Jean-Paul Sartre’s play “No Exit” provided us with the phrase “Hell is other people,” and if you’ve dared to leave your mic or chat settings open while arriving to an online game, you’ve probably been able to apply this quote to some vile experience you’ve had. Xbox head Phil Spencer seems to have online toxicity high on his mind recently, as he offered some time to Kotaku to elaborate on controls arriving to Xbox Live in order to make online gaming safer and more inclusive.
The interview was spurred by a May 20th blog post by Spencer, in which he outlined tenets that gaming should be for everyone and that “gaming must promote and protect the safety of all.” The post went on to further announce new community guidelines, and new moderation features offered to Club community managers this summer and more widely available to all by the end of the year.
When pressed on what prompted the post, Spencer did not mince words:
“I’ve been public before: Xbox Live is not a free speech platform. It is not a place where anybody can come and say anything. And as we’re working to ensure it’s a safe and inclusive environment for everybody, I don’t want to be opaque about it. I want to be out there front and center so that you understand our motivation.”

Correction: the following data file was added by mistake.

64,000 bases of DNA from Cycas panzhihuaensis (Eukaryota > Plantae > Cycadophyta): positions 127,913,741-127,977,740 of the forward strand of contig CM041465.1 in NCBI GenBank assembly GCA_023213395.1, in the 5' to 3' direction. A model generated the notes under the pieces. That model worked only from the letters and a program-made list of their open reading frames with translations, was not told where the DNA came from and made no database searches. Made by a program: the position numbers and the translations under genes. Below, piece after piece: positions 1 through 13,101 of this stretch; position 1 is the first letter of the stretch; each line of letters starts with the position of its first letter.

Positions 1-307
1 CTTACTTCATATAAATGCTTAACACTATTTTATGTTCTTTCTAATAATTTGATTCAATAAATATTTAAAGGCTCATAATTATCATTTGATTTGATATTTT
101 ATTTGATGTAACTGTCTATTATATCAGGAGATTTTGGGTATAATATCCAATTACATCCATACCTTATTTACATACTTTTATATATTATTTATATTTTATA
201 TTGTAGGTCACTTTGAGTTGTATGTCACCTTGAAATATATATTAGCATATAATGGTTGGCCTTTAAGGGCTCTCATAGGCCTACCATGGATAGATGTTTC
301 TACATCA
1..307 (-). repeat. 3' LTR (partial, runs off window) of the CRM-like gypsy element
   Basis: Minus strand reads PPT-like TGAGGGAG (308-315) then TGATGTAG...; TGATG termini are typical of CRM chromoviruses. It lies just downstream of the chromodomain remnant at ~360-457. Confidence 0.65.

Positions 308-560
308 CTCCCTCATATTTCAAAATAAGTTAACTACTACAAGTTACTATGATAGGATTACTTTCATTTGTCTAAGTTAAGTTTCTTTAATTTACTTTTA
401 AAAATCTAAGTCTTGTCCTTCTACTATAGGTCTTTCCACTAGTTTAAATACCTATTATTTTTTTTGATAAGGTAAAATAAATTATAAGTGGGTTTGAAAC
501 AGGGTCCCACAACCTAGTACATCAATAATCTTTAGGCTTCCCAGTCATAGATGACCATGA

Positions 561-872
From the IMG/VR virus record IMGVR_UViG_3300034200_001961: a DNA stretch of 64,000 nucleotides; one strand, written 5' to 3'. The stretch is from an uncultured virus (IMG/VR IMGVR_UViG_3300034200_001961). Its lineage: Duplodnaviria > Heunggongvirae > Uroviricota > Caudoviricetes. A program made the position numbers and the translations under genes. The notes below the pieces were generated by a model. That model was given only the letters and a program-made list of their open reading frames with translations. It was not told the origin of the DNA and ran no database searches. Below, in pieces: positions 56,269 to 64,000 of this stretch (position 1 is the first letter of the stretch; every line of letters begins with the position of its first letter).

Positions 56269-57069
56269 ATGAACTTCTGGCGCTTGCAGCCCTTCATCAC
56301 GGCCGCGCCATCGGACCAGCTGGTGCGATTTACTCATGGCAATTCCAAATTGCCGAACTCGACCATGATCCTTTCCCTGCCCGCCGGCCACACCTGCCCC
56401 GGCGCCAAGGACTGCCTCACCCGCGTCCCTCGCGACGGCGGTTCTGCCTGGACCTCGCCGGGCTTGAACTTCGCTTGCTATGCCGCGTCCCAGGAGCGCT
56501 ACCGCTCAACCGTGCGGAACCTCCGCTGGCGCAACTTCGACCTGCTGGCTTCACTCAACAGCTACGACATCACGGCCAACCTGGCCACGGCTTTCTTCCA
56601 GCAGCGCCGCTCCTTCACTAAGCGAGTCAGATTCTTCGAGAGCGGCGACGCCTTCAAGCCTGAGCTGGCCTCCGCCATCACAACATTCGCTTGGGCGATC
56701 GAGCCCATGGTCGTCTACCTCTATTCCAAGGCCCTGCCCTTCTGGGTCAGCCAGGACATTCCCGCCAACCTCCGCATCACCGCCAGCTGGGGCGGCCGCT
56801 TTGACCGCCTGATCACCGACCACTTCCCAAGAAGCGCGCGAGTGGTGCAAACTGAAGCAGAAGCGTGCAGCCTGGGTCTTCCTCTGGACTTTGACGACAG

Spencer believes the incoming moderation tools will help Xbox Live users better curate their experience when finding others to play a game with. He also believes that most of the Xbox Live account settings take away some of the power of anonymity, particularly with the ease one can rebuild an account on other platforms like Twitter. Whether these controls will help or simply be a bump in the road to someone being a digital Gibbering Mouther, however, remains to be seen.